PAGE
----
Rule 90.42 – Security for costs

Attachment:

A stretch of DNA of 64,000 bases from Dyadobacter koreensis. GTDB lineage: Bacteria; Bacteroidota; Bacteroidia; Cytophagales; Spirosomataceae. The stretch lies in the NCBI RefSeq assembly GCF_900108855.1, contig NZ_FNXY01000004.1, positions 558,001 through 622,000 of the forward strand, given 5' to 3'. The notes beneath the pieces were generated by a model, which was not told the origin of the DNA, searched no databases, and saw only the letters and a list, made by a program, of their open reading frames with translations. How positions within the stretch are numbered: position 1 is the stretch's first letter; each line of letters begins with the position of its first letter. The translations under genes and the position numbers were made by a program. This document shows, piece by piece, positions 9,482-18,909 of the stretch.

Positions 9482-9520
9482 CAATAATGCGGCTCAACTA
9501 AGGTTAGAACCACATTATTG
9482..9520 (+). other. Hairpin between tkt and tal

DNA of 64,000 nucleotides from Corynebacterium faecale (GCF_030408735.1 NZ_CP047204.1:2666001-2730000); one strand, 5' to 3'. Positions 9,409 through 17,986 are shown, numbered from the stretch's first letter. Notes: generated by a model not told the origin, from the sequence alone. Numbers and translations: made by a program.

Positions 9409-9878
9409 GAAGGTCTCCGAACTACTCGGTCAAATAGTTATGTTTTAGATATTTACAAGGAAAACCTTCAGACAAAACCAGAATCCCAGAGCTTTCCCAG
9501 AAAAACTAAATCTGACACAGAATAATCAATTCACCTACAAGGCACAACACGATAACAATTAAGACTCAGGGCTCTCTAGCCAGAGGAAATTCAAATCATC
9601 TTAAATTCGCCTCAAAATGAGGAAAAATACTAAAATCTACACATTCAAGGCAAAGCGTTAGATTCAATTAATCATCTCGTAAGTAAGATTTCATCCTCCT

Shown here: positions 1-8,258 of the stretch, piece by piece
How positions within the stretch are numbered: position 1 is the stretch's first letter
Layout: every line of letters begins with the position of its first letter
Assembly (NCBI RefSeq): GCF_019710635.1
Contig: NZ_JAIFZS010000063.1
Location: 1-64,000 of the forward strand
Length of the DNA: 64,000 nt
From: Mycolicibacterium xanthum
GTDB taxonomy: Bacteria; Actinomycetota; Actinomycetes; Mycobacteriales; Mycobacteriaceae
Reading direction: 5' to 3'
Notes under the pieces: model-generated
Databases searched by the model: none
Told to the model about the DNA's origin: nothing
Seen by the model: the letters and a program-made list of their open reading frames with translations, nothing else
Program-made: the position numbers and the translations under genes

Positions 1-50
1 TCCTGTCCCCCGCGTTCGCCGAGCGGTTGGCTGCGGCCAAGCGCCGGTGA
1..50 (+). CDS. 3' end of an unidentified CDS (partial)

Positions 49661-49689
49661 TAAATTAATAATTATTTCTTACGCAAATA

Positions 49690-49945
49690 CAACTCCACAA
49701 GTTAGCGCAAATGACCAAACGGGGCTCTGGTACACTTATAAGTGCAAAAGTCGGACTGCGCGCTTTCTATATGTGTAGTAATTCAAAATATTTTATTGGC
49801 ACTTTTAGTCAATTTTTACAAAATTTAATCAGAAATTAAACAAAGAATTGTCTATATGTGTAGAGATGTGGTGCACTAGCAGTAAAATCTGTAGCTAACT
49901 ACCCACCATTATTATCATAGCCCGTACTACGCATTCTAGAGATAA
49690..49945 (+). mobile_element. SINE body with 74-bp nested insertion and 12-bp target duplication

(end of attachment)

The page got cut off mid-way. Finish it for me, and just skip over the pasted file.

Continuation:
In 2006 the appellants brought an action, alleging that the equipment the respondents manufactured had design flaws, which caused the appellants' business to lose revenues. In 2008 an appellant stalled discovery examinations by refusing to produce relevant documents and answer specific questions. The appellants brought numerous unsuccessful motions, applications and appeals, thereby incurring $7,900 in costs awards, which the appellants refuse to pay. Held, security for costs of $4,000 granted. Rule 90.42 is substantively identical to the former Rule 62.13; the same interpretive principles apply. Security for costs is ordered only where the applicant demonstrates 'special circumstances' and may not be ordered if doing so would prevent a good faith but impecunious appellant from pursuing an arguable appeal. In this case, the respondents' affidavit and brief enumerated their many attempts to secure payment of the $7,900 in outstanding costs awards, thereby demonstrating special circumstances. Despite the appellants' impecuniosity and the fact that compelling them to post security would likely terminate the appeal, this was one of those rare cases where the appellants' conduct made security for costs appropriate. The appellants pursued frivolous and futile motions, had no respect for court orders, thumbed their noses at the respondents' request to pay costs, failed to attend discovery and appealed each and every decision, thereby complicating and prolonging litigation.